Wednesday, December 14, 2011

Suetsugu Yuki: Chihayafuru (2007-present)

Another one that I'm the last in the neighborhood to read.  Mrs. Sgt. T got hooked on this, and before I could get around to reading it, our copies of it started making the rounds of our friends.  I finally got my greasy littles on it a couple of weeks ago.

The title is Chihayafuru ちはやふる, which pretty much defines the concept of untranslatable title.  It's a "pillow-word," one of those lexemes that Japanese poetry has been dragging along as a patrimony since time, literally, immemorial - long enough that scholars have been unable to agree on exactly what they originally meant.  Poets tend to use them more for impact and decoration than sense, although since pillow words tend to be associated (in the manner of the poetic epithets in other traditions) with particular words or classes of objects, they do have certain vague connotations.  "Chihayafuru" (also pronounced "chihayaburu") tends to get used with "god."  In some contexts I tend to translate it as "almighty," for obvious reasons, but that wouldn't work so well here, for a couple of reasons.  First, because its use here is meant to conjure up dim memories (the farther out of high school you are, the dimmer, chances are) of a very, very famous poem in which this is the first line;  and, second, because the main character's name is Chihaya.  Untranslatable.

It's a comic about karuta:  a card-matching game involving the poems of the famous 13th century anthology A Hundred Poets, One Poem Each (Hyakunin isshu).  "Famous" is an understatement:  Japanese kids are expected to memorize this in high school.  The game depends on having it memorized.  You kneel down front of a bunch of cards on which are written the second halves of the poems and somebody reads out the first lines.  You try to be the first person to grab the right second-half card.  And so on.  Most people play it a few times during Japanese classes in school, and maybe at New Year's.  But, as most people probably don't know until they encounter this manga, there's a competitive karuta scene.  That's where this story is set.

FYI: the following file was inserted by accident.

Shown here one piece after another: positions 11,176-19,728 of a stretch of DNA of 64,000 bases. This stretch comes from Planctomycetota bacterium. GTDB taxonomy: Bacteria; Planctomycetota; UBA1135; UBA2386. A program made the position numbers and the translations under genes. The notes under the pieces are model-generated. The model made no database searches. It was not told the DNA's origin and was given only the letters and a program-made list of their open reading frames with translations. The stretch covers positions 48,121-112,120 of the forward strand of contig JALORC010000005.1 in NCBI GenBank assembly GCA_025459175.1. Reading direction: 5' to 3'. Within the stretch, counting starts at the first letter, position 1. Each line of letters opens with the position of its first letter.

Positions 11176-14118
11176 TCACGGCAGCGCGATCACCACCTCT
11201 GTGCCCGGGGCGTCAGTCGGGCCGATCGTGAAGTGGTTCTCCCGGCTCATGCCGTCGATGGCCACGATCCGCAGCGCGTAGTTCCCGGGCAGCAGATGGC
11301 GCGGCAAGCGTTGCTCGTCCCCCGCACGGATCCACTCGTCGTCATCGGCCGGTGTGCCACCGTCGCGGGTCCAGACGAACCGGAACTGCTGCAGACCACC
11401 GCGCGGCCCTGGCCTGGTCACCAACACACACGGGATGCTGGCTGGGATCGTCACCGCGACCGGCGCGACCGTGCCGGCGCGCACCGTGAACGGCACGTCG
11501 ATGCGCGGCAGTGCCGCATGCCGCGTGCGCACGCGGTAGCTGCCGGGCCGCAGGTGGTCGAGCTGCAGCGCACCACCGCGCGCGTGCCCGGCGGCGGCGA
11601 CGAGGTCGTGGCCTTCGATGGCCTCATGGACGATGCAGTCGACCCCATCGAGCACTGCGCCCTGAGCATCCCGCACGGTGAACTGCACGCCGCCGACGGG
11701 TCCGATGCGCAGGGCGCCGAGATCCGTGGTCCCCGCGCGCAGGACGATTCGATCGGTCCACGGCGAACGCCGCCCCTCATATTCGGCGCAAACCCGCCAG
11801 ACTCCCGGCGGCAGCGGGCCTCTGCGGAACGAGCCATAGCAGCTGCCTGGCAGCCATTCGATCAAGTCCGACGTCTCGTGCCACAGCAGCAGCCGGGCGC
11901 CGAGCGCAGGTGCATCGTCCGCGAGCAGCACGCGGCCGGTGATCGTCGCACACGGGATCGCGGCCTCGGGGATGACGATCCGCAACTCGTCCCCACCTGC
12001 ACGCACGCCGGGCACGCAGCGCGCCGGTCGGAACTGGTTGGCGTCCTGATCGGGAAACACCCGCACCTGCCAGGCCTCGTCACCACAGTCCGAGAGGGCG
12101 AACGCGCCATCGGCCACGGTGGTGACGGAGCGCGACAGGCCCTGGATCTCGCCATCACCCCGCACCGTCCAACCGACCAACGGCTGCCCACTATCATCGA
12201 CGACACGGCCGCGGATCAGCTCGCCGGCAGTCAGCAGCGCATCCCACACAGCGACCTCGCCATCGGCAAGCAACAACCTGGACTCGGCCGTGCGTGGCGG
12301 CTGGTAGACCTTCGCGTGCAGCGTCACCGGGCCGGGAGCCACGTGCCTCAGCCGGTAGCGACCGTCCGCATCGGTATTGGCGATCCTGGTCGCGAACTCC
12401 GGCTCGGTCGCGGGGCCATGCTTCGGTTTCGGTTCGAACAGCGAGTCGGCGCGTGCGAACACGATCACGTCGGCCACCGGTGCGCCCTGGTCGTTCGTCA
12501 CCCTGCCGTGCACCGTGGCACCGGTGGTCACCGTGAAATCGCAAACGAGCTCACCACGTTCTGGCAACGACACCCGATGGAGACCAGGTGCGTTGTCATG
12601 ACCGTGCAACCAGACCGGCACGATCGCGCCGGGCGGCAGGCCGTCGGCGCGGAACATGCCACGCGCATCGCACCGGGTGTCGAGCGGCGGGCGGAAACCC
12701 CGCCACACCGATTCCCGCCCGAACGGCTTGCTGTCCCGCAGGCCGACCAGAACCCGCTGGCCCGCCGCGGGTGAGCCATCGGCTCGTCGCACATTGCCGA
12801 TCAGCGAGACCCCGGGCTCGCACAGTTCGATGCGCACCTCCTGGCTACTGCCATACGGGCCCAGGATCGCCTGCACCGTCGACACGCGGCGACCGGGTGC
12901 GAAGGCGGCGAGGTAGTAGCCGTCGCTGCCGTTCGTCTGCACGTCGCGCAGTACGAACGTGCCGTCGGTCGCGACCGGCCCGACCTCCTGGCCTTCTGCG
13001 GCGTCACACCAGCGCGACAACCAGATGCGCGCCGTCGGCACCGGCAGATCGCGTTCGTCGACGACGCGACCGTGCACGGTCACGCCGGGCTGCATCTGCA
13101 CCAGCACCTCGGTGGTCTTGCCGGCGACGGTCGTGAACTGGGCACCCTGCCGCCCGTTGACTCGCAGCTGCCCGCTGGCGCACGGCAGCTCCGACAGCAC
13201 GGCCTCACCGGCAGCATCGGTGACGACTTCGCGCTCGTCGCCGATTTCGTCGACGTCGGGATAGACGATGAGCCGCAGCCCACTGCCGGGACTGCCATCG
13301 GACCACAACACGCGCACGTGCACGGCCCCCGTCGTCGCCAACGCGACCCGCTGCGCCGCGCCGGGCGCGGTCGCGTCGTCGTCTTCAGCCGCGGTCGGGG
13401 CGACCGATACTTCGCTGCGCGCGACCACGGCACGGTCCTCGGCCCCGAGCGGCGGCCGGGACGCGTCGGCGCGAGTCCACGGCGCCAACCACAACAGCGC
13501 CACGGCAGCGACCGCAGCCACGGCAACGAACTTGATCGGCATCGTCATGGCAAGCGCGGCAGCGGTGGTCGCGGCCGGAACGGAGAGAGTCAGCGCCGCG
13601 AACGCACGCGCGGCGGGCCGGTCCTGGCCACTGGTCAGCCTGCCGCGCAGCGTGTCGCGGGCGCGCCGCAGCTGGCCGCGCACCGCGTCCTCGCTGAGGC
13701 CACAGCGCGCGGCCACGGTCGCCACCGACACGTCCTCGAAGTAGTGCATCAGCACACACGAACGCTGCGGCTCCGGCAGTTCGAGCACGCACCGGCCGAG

It's a little hard to classify. The art (flowers and lens flares everywhere) and the (after a brief prologue) high-school setting, complete with Young Love stories, mark it as a shōjo manga.  The venue where it appears, however, is Be Love, a mag ostensibly aimed at adult women.  And the way it depicts the competitive karuta play lifts extensively and knowingly from sports comics - not by any means exclusively a male genre, to be sure, but enough so that at one point one of the characters makes the meta remark that "some people say this is a boys' comic".

That's a lot of the fun of it.  The main character, Chihaya, is a figure of amusement precisely because here she is, model-pretty (it's a major plot point), with a hobby that most people would probably consider fairly feminine (classical poetry being rather flowery), but she approaches it with all the killer instinct and athleticism of yer typical jock.

And that's pretty much all there is to say about the comic.  It's enjoyable - I've stuck with it through 14 volumes (well, I'm waiting to get my hands on the 14th) so far.  Not particularly deep, but clever and well crafted.  Attractive secondary characters, introduced at almost a fast enough clip to keep the old ones from getting stale.  Well-drawn, dynamic game-play sequences, dragged out to impossible lengths (a single tournament can comprise a whole volume of the manga, and spill over into the next).  A background story arc (a love triangle between childhood karuta buddies) that provides occasional tears amidst the laughter (well, "tears" - I don't think the love triangle is working more than gesturally).